Originally posted on May 26, 2015
by Cherice Bock
Editor, Whole Terrain
Filmed on location in the Périgord region of southwest France, After Winter, Spring presents a cinematically beautiful, heartwarming, sometimes discouraging, and sometimes optimistic look into the lives of the region’s farming community (see the film trailer below). Filmmaker Judith Lit and her crew spent parts of four years filming this documentary in each of the four seasons, following the lives of a number of small farmers with various backgrounds and approaches: from peasant farmers whose ancestors have lived on the land for centuries to recent imports from French Canada trying their hand at organic farming, from traditional-style horse and wagon to state-of-the-art dairy farming.
After Winter, Spring walks through the seasons, interviewing the farmers as they work in the fields or in their homes, showing sweeping panoramas of French pastoral scenes interspersed with intimate shots of farmers with their beloved animals and plants. Most of the film is in French with English subtitles, with occasional narration in English by Judith Lit. She moved to the Périgord region 18 years ago, splitting her time between her French country farm and the United States. Growing up on a 180-acre farm in rural Pennsylvania, she longed for a return to a similar lifestyle in a farming community. A year in France as a college student ignited the dream of someday moving to France. These two dreams came together when, years later, she found a beautiful, small farm in the Périgord, and began asking her neighbors questions when she needed help and information in order to run the farm.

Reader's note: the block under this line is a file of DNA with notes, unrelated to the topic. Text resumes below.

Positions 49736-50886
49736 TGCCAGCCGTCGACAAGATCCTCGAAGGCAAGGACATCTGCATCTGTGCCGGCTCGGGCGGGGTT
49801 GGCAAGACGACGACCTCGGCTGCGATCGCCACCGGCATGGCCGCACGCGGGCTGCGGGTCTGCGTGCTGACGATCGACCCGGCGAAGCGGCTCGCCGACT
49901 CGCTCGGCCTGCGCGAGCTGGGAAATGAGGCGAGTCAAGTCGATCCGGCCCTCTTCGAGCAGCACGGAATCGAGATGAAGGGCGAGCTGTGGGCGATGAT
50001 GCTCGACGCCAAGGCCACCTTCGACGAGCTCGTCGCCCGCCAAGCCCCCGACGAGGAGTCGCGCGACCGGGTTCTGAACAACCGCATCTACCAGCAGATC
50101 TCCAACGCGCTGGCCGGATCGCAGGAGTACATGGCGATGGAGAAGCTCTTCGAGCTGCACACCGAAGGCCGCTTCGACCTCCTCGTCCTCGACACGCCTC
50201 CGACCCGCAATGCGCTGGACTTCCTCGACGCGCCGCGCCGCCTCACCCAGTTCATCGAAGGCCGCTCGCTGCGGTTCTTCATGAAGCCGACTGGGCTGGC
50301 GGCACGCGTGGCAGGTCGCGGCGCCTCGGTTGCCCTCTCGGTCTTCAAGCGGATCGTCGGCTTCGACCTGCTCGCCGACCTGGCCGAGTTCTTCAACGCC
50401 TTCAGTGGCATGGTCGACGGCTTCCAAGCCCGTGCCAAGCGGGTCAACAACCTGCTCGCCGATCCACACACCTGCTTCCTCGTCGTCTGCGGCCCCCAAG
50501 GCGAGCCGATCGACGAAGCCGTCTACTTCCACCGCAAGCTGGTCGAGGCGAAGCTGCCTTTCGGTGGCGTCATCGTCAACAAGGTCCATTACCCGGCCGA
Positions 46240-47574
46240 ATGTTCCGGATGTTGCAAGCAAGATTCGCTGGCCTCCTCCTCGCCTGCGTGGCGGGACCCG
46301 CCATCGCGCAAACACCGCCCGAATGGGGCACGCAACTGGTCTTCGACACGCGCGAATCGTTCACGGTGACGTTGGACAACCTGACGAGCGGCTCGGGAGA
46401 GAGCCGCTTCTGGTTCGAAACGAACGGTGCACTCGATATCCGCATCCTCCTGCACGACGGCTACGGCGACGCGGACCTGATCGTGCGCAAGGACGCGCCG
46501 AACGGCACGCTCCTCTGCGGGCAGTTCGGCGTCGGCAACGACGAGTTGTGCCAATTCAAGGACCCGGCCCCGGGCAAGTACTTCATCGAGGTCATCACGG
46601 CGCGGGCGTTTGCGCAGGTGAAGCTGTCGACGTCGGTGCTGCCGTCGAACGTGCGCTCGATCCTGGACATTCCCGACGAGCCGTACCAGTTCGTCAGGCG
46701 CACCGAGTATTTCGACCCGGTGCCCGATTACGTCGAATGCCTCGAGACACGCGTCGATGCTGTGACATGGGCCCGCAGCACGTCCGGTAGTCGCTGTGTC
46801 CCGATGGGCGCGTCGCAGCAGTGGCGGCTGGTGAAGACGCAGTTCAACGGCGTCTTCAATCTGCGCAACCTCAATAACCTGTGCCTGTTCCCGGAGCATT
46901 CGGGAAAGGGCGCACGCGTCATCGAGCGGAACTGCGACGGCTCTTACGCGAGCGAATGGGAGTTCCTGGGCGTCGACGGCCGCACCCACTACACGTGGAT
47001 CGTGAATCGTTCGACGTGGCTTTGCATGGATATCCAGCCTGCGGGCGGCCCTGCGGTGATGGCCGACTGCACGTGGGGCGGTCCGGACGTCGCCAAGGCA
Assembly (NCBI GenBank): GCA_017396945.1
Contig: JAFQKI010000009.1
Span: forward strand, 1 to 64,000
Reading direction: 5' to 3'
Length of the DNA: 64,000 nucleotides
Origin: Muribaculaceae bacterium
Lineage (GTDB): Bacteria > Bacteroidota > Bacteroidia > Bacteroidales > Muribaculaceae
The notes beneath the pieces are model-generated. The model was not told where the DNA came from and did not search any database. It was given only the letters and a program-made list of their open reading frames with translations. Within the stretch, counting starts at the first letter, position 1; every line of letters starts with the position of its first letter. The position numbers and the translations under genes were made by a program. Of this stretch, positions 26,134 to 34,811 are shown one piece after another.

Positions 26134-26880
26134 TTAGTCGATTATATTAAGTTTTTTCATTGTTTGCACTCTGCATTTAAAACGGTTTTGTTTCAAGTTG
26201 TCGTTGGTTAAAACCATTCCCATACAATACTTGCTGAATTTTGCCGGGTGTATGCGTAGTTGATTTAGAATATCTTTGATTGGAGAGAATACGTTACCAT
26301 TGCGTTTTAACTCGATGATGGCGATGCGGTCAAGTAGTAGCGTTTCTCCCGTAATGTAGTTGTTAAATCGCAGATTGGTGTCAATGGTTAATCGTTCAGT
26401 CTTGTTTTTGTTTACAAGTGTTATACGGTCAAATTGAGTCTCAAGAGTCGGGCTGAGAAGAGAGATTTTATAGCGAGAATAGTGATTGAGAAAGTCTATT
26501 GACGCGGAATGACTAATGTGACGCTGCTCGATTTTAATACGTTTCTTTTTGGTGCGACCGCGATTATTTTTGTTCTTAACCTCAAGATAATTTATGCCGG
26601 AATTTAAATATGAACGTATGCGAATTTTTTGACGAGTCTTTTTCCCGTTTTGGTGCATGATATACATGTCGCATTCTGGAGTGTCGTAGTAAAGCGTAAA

After her elderly neighbor passed away, Lit recognized that the way of life that had long been practiced in that region may soon pass. She realized she wanted to make a film about the people around her and their way of life. Lit introduces us to seven farm families in her region, and we hear them discuss the positives and negatives of farm mechanization and other modern conveniences, changes in farm policies after joining the European Union (EU), peasant farmers’ passion for their profession, joys and fears around passing traditions on to a new generation, and eloquent comments from each farmer on his or her sense of connection to the land, animals, and plants under his or her care.
We watch as each farmer adapts to changing times, using creative solutions to continue to make a living on their farm. The older farmers are conscious of themselves as a “transitional generation,” recognizing that adaptation to new ways is necessary, but not wanting to lose the traditional knowledge they learned from their ancestors. Recognizing the benefits of the modern world (one woman mentions that she doesn’t miss the days of wooden shoes!), several of the farmers mention adaptation coupled with awareness. Though they don’t state it, I notice that part of this awareness is grieving, and sorting through which parts of the traditional world to hold on to with tenacity, and which can be let go with grace and mourning.
Through it all, we see the farmers plant their crops, tend their animals, attend a farm equipment expo, harvest and process produce and livestock, gather for celebration, take produce to market, protest falling prices, process paperwork, and live out their daily lives on their farms. Skilled cinematography and storytelling leads us through the film, inviting us into the seasonal rhythm of these farmers’ lives. It elicits a recognition that we are part of this rhythm, connected to people and the natural world in all times and in our own place.